State of West Virginia v. Ayers Alexander (Memorandum Decision)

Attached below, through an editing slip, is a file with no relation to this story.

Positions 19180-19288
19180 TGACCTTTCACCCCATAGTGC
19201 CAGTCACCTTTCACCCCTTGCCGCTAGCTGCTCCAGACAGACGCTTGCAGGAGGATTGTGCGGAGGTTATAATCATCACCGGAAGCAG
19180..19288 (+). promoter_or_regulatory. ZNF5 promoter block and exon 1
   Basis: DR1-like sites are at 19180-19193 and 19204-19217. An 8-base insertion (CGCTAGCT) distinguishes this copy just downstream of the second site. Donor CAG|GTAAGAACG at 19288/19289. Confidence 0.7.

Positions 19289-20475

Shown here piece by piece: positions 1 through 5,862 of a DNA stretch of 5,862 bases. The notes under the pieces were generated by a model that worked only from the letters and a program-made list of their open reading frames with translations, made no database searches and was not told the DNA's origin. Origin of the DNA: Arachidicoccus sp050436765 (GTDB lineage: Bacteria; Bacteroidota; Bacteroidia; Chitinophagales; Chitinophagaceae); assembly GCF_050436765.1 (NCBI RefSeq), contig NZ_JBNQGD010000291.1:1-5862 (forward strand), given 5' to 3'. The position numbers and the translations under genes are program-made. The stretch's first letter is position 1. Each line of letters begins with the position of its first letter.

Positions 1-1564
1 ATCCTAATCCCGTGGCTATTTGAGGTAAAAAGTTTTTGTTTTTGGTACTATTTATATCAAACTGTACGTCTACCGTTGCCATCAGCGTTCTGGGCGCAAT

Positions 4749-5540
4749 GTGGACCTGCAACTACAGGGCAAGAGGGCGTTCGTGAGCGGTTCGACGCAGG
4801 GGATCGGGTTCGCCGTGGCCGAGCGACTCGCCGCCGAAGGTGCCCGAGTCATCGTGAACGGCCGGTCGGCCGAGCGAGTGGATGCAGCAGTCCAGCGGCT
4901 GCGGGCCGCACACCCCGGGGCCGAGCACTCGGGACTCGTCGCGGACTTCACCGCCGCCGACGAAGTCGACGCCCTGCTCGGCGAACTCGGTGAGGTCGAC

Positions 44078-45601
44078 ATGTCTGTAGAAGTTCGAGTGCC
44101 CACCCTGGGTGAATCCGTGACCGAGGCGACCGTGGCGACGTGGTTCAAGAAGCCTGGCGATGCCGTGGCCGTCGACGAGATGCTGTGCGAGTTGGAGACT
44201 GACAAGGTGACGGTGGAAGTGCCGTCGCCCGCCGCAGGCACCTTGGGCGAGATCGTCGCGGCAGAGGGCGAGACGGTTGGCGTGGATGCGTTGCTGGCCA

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STATE OF WEST VIRGINIA SUPREME COURT OF APPEALS State of West Virginia, Plaintiff Below, Respondent FILED November 14, 2016 vs) No. 16-0015 (Marion County 14-F-47 & 15-F-63) Ayers Alexander, Defendant Below, Petitioner RORY L. PERRY II, CLERK SUPREME COURT OF APPEALS OF WEST VIRGINIA MEMORANDUM DECISION Petitioner Ayers Alexander, by counsel Roger D. Curry, appeals the Circuit Court of Marion County’s November 6, 2015, order sentencing him to a term of incarceration of two to five years for one count of delivery of a controlled substance.1 The State of West Virginia, by counsel Gordon L. Mowen II, filed a response in support of the circuit court’s order. On appeal, petitioner argues that the State presented insufficient evidence to support his conviction. This Court has considered the parties’ briefs and the record on appeal. The facts and legal arguments are adequately presented, and the decisional process would not be significantly aided by oral argument. Upon consideration of the standard of review, the briefs, and the record presented, the Court finds no substantial question of law and no prejudicial error. For these reasons, a memorandum decision affirming the order of the circuit court is appropriate under Rule 21 of the Rules of Appellate Procedure. In October of 2014, a Marion County grand jury indicted petitioner on one count of delivery of a controlled substance, in violation of West Virginia Code § 60A-4-401. Petitioner proceeded to trial on April 8, 2015. At trial, the State presented evidence that on February 21, 2014, law enforcement officers used a confidential informant (“CI”) to purchase a half ounce of marijuana from petitioner. According to a Marion County sheriff’s deputy, they provided the CI with four, twenty dollar bills, equipped him with an audio/video recorder, and transported him to petitioner’s residence and observed him enter the residence. After the CI exited petitioner’s house, he returned to the deputy’s vehicle wherein he was no longer in possession of the twenty dollar bills, but now possessed approximately a half ounce of marijuana. According to the CI’s testimony, he arranged to purchase a half ounce of marijuana in exchange for $80.00. The CI explained that a Marion County sheriff deputy transported him to petitioner’s house, equipped him with a recording device, and four, twenty dollar bills. The CI testified that petitioner instructed him to enter the residence from the basement door. He further testified that he 1 Petitioner’s counsel filed this appeal pursuant to Anders v. California, 386 U.S. 738 (1967). 1 exchanged the money for a half ounce of marijuana. Upon returning to the deputy’s vehicle, the CI produced approximately a half ounce of marijuana. Petitioner did not present any evidence. Following its deliberations, the jury found petitioner guilty of one count of delivery of a controlled substance.2 At sentencing, the circuit court sentenced petitioner to a term of incarceration of two to five years. However, his sentence was suspended in lieu of two years of probation. This appeal followed. On appeal, petitioner argues that the evidence presented by the State at trial was insufficient to prove his guilt beyond a reasonable doubt. With regard to claims of sufficiency of the evidence in a criminal proceeding, we have explained that “[a] criminal defendant challenging the sufficiency of the evidence to support a conviction takes on a heavy burden. An appellate court must review all the evidence, whether direct or circumstantial, in the light most favorable to the prosecution and must credit all inferences and credibility assessments that the jury might have drawn in favor of the prosecution. The evidence need not be inconsistent with every conclusion save that of guilt so long as the jury can find guilt beyond a reasonable doubt. Credibility determinations are for a jury and not an appellate court. Finally, a jury verdict should be set aside only when the record contains no evidence, regardless of how it is weighed, from which the jury could find guilt beyond a reasonable doubt. To the extent that our prior cases are inconsistent, they are expressly overruled.” Syllabus Point 3, State v. Guthrie, 194 W.Va. 657, 461 S.E.2d 163 (1995). Syl. Pt. 1, State v. Malfregeot, 224 W.Va. 264, 685 S.E.2d 237 (2009). To convict petitioner of delivery of a controlled substance, the State had to prove that petitioner intentionally delivered a Schedule I or II controlled substance to another. W. Va. Code § 60A-4-401(a)(i). Following a thorough review of the record on appeal and the parties’ arguments, we find no merit to petitioner’s argument. The jury heard testimony from the CI that he arranged to purchase a half ounce of marijuana from petitioner in exchange for eighty dollars. The CI specifically testified that he was given eighty dollars by the Marion County Sheriff’s Department as buy money. Thereafter, the CI explained that petitioner instructed him to enter his residence through the basement door. Once inside, the CI testified that he gave petitioner four, twenty dollar bills in exchange for a half ounce of marijuana. The sheriff deputy’s testimony corroborated the CI’s testimony insofar as the deputy provided the CI with four, twenty dollar bills, equipped him with an audio/video recorder, transported him to petitioner’s residence and observed him enter the residence, and located approximately a half ounce of marijuana on the CI upon returning to his vehicle. Given the circumstances of this case, the jury heard sufficient evidence to find that petitioner delivered a controlled substance to the CI. Therefore, we reject petitioner’s assignment of error. 2 Thereafter, a separate jury found that petitioner was a recidivist having been previously found guilty of a felony. 2 For the foregoing reasons, the circuit court’s November 6, 2015, order, is hereby affirmed. Affirmed. ISSUED: November 14, 2016 CONCURRED IN BY: Chief Justice Menis E. Ketchum Justice Robin Jean Davis Justice Brent D. Benjamin Justice Margaret L. Workman Justice Allen H. Loughry II 3